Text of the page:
In Oscar Wilde’s famous book, The Picture of Dorian Gray, the cynical character Harry says, “Philanthropic people lose all sense of humanity. It is their distinguishing characteristic.” At first, I dismissed it as a dialogue by a hedonist, amoral character. Then, I wondered if there is any truth to the statement. As I pondered about it, it somehow made sense. In fact, the statement seemed to extend to all sorts of people working for a noble cause.
I first thought of all the calls from NGOs I get at untimely hours who keep bugging me to contribute to some cause I know nothing about. The problem is that they usually expect a specific amount every month for a decade or two. They don’t accept anything lesser than the minimum specified amount and won’t accept a single time transaction. They expect an EMI, which actually makes sense from their perspective because it ensures that a child’s education is taken care of. However, I don’t know if I can afford the amount that they want me to pay in the future because I have my own commitments and we live in a situation where job stability is not a given. Also, I have no way of knowing whether they are legitimate, but they keep badgering me and coaxing me to take responsibility for some child.
Rather than some child in Africa (they usually say African children, don’t they?) I am more inclined to help my own maid’s child or the ironing lady’s child, who I see every day. Helping with their child’s education gives me the satisfaction of seeing them grow right in front of my eyes. Also, I know for sure that I am not being deceived. Most importantly, they don’t expect me to hand them a certain amount every month. If I am having surplus money this month, I can help out more. If I am broke this month, they won’t force me to help them, but I can refer a friend or relative who would trust me and help them in my stead. This is not the case with NGOs. I am not in a position to commit to a cause, so I decline the NGOs and that makes me feel bad.
What makes them annoying is how they keep calling frequently. Sometimes, you cut their calls because you are in a meeting and they keep calling again and again till you pick up. As someone who does not like answering phone calls, I absolutely hate these folks.
If telephone marketing of NGOs is annoying, I find their door to door marketing worse. While I can cut a call or block a number, I can’t bring myself to slam the door on someone’s face, especially if they are representing a good cause. Here’s the problem, though. These people are usually the most persuasive speakers who simultaneously manage to stroke your ego and make you feel bad and/or stupid for not helping their cause. They go, “Oh, you give money to NGO A? That’s bad, they don’t do good work. Why don’t you stop that and give your money to our NGO instead?”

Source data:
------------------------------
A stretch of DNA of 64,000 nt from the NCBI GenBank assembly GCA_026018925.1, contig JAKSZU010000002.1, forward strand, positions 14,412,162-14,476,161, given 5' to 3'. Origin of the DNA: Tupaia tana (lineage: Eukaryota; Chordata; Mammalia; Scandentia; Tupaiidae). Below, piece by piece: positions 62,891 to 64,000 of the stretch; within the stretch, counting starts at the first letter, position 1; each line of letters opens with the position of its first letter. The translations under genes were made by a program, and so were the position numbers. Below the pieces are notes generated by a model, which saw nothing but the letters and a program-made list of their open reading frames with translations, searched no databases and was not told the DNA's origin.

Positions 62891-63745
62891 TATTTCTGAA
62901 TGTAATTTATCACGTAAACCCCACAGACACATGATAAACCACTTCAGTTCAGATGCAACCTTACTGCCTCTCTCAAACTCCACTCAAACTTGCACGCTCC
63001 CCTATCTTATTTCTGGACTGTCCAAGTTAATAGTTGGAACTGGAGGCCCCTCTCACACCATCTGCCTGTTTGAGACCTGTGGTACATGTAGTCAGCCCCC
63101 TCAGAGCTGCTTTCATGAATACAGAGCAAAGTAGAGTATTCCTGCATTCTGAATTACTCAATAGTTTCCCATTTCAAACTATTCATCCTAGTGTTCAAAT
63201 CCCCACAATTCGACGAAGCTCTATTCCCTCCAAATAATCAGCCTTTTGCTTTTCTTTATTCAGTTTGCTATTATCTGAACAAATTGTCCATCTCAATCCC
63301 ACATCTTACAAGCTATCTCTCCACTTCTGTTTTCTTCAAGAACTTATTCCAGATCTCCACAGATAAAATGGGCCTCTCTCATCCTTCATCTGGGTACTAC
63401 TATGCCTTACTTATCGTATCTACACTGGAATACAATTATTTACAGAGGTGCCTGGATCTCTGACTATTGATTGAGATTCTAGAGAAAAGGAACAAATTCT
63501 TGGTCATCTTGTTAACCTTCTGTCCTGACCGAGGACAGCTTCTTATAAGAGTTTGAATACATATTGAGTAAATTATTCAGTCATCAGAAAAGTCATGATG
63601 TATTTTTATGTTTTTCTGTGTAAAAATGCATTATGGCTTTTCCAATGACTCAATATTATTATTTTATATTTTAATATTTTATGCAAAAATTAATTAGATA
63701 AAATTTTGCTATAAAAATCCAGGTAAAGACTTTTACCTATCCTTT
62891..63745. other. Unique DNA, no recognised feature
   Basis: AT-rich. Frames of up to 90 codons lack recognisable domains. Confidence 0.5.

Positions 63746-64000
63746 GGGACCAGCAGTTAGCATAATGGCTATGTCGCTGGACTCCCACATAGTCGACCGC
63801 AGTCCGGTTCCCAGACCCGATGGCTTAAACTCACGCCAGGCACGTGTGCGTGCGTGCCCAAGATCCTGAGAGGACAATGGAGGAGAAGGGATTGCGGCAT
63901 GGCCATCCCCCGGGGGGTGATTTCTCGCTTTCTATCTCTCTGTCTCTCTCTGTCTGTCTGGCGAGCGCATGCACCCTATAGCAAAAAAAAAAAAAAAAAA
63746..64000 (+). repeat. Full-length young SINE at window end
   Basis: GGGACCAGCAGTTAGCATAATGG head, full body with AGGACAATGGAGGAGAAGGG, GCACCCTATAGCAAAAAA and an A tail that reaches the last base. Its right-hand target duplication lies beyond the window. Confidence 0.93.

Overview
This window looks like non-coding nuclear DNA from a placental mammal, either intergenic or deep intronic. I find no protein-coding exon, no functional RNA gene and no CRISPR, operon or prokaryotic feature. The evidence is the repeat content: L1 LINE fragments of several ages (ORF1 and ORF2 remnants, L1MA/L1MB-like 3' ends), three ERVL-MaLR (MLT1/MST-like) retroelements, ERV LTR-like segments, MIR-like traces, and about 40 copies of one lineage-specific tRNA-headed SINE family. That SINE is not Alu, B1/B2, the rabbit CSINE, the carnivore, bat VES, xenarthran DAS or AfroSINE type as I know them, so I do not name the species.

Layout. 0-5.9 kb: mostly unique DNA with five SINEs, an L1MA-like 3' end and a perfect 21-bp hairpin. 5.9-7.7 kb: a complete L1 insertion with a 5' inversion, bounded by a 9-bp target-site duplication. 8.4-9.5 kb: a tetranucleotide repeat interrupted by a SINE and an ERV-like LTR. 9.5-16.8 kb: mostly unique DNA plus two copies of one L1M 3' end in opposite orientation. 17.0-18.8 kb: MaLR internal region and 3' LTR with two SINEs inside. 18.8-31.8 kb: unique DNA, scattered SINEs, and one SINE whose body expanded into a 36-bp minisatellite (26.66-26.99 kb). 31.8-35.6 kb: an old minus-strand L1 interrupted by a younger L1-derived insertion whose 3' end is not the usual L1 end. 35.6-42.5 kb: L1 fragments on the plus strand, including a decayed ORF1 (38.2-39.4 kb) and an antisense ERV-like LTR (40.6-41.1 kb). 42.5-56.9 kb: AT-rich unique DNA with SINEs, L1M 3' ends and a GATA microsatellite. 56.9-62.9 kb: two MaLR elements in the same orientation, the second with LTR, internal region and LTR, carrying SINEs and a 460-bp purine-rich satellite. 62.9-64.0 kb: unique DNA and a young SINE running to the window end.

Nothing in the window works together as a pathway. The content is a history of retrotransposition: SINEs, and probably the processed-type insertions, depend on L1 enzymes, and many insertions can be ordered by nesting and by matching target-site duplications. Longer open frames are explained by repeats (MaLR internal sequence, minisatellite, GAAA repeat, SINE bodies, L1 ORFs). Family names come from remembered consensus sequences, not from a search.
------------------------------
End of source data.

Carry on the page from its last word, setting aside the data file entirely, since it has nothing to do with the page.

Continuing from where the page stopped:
These people ask personal questions that are not acceptable to ask a stranger and they seem to lack basic civic manners. Their worst trait, in my humble opinion, is trying to flatter you in order to make you give them your money. An NGO rep once asked me if I was North Indian. When I said no, he appeared to be surprised and proceeded to ask if I was a Malayali. Again, I said no and he responded, “Really? But you don’t look Tamil at all. I thought you were North Indian.”
In case you are wondering why I was annoyed, there is a general misconception that all Tamil people have dark skin. Also, there is the society’s idea that fair skin is beautiful and dark skin is not. Combining these two thought processes, some marketing idiots think that saying I don’t look Tamil will subtly hint that they think I’m beautiful and I will be persuaded to buy whatever crap they try to sell me. While the NGO guy thought he was complimenting me, I was actually wondering how he hoped to enrol me in his cause when he just indirectly insulted my race.
These annoying encounters make me see NGO representatives as holding a marketing campaign that they want me to consume. Just like the way a product is advertised and people are brainwashed to buy it, NGOs seem to market a cause and brainwash me into getting involved with them. While I can say no to a product and walk away without a second thought, saying no to a good cause, even if I don’t know whether it is legitimate, makes me feel bad about myself as a person and I cannot stop thinking about it for a few days. For these reasons, I cannot bring myself to think of NGOs as completely 100% humane.